obstetrics-un-ruptured

Figure 1: Pedigree (left) and MRA findings (right) in a pregnant woman with asymptomatic un-ruptured aneurysms. The black arrow indicates the present case. MRA was performed at GW35-6/7 and the two red arrows indicate two aneurysms (both 4 mm in size) originating from both sides of the internal carotid artery. BHS (Brain Haemorrhagic Stroke), SAH (Subarachnoid Haemorrhage).

Discussion

As the outcome is poor once an intracranial aneurysm ruptures, the greatest concern is whether vaginal delivery will increase the risk of aneurysm rupture in women with known aneurysms.

The risk of aSAH is not increased in pregnancy compared to age-matched females—a study performed in Utrecht, indicated aSAH occurrence rates of 5.8 per 100,000 personyears (244 in 4,216,683 person-years) for non-pregnant women aged 18 – 42 years and 3.3 (7 in 214,490 person-years) for pregnant women [1]. However, this study did not take into consideration pregnancy stage for estimation of rupture risks [1]. Four (57%) of the seven cases of aSAH occurred on and after GW 38, and three occurred in the postnatal period within 11 days after birth in this previous study [1]. This phenomenon is seen worldwide: 87% of all of 707 hemorrhagic strokes occurred during parturition or postpartum in pregnant women in the USA [4]; 65% of all of 74 deaths from SAH occurred during parturition or postpartum in pregnant women in the UK [5]; two of three SAHs occurred postpartum in pregnant Taiwanese women [6]; and 57% of all of 13 aSAH occurred on GW 32 or later in pregnant Japanese women [7]. Thus, aneurysms may be most likely to rupture in a limited stage of pregnancy, i.e., during parturition and puerperium. Indeed in a Swedish cohort, the relative risk of SAH around delivery (from 2 days before to 1 day after delivery) was 46.9 (95% CI = 19.3 – 98.4) compared with unexposed (non-pregnant and early pregnant) women, and the risk of aneurysm rupture increased with advancing gestation [8]. The estimated incidence of SAH is approximately 15-fold higher for parturient and postpartum women than for pregnant women in the USA [9].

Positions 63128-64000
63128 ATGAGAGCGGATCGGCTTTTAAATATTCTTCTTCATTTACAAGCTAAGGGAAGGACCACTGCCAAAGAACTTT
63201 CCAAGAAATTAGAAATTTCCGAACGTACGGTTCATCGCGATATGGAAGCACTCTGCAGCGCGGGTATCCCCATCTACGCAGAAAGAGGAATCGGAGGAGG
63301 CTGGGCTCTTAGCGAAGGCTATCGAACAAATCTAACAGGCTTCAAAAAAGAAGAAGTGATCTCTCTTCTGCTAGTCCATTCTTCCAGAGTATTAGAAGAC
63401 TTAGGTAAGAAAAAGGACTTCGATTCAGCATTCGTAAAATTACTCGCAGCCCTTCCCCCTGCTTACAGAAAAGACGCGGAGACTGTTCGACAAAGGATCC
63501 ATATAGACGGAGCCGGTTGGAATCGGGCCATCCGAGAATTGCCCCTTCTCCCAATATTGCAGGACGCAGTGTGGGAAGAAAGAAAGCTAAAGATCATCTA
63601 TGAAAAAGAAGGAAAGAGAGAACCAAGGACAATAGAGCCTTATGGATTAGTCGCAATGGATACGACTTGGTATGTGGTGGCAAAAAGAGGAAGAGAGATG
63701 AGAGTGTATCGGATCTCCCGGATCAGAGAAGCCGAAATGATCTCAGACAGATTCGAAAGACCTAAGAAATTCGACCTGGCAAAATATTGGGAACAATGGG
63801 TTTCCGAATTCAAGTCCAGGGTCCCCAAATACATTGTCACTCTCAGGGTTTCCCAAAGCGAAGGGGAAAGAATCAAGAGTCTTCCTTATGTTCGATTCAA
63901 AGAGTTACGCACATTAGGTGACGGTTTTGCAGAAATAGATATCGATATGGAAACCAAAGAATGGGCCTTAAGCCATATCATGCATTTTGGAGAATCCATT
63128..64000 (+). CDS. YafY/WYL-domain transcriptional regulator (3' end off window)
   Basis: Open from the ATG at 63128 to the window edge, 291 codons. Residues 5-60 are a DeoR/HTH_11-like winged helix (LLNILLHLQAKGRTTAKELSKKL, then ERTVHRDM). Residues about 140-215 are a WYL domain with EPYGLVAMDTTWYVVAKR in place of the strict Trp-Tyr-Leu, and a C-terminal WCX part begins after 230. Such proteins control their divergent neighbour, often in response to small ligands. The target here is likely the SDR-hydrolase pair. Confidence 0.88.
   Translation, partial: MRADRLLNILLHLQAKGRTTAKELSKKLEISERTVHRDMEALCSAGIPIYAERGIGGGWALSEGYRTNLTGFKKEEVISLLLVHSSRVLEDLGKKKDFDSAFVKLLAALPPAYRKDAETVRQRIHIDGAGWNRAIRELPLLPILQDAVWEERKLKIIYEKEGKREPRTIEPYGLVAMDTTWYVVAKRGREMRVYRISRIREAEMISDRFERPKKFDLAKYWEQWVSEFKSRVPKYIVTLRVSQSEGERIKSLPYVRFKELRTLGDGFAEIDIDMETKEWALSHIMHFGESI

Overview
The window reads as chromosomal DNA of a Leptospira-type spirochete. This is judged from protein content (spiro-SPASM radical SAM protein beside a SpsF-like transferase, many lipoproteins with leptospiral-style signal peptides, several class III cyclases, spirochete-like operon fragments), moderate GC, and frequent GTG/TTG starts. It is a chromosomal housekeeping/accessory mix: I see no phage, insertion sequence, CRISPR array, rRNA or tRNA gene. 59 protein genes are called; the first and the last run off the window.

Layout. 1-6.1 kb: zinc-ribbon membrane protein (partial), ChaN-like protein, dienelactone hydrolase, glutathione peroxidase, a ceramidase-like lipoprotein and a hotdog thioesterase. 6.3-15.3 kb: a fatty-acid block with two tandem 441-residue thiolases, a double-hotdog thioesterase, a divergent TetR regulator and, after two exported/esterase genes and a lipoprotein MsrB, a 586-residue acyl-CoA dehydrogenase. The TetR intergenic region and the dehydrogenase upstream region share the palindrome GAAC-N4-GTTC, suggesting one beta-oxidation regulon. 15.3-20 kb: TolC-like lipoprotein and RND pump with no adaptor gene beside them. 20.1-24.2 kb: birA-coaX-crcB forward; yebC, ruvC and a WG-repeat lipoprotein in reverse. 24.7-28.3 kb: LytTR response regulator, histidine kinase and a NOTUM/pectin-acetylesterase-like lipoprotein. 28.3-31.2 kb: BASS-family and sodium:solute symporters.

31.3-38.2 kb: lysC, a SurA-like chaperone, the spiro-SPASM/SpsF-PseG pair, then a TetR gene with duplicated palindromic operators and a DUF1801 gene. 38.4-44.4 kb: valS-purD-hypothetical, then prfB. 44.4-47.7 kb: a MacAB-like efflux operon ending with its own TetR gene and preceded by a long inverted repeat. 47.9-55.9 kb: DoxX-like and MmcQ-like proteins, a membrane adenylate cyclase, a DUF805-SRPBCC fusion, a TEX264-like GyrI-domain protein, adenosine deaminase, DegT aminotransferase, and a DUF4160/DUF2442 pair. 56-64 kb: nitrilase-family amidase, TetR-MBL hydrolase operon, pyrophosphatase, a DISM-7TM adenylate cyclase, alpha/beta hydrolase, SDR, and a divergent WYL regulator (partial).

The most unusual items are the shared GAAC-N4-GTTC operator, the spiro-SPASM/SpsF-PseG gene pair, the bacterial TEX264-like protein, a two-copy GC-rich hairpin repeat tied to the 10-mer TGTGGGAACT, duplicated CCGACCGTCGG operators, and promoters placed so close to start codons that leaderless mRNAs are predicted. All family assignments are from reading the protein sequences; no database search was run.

As both the circulating blood volume and the risk of aneurysm rupture increase with advancing gestation [8,10], the increased blood volume may be associated with the increased risk of aSAH. During parturition, 500 to 700 mL of blood is believed to move from the uterus to the general circulation with each labour pain. Retention of water in the interstitial space occurs physiologically in pregnancy. The process involved in the retention of water is reversed by parturition and excess water in the interstitial space returns into the intravascular space, causing expansion of the circulating blood postpartum, as evidenced by the decrease in haematocrit value postpartum [11]. Theoretically, therefore, circulatory instability is likely to occur during the perinatal period, especially in women undergoing vaginal delivery.

However, it is unclear at present whether elective caesarean section before onset of labour contributes to the avoidance of aSAH. The average annual risk of aSAH is 0.95% for Japanese patients with multiple small (<5 mm in size) unruptured aneurysms and several-fold higher than that of 0.95% for Japanese subjects with aneurysms ≥ 4.0 mm in diameter [12]. In addition, smoking, family history of SAH, and advanced maternal age are all risk factors of SAH/aneurysm rupture [3,8,13]. Therefore, our patient elected to undergo prophylactic caesarean section.

There is currently no evidence to support prophylactic caesarean section for the avoidance of aSAH. However, literature reports suggested that the risk of aSAH was higher in the perinatal period compared to pregnancy remote from term.

Disclosure

None have conflict of interest to declare.

References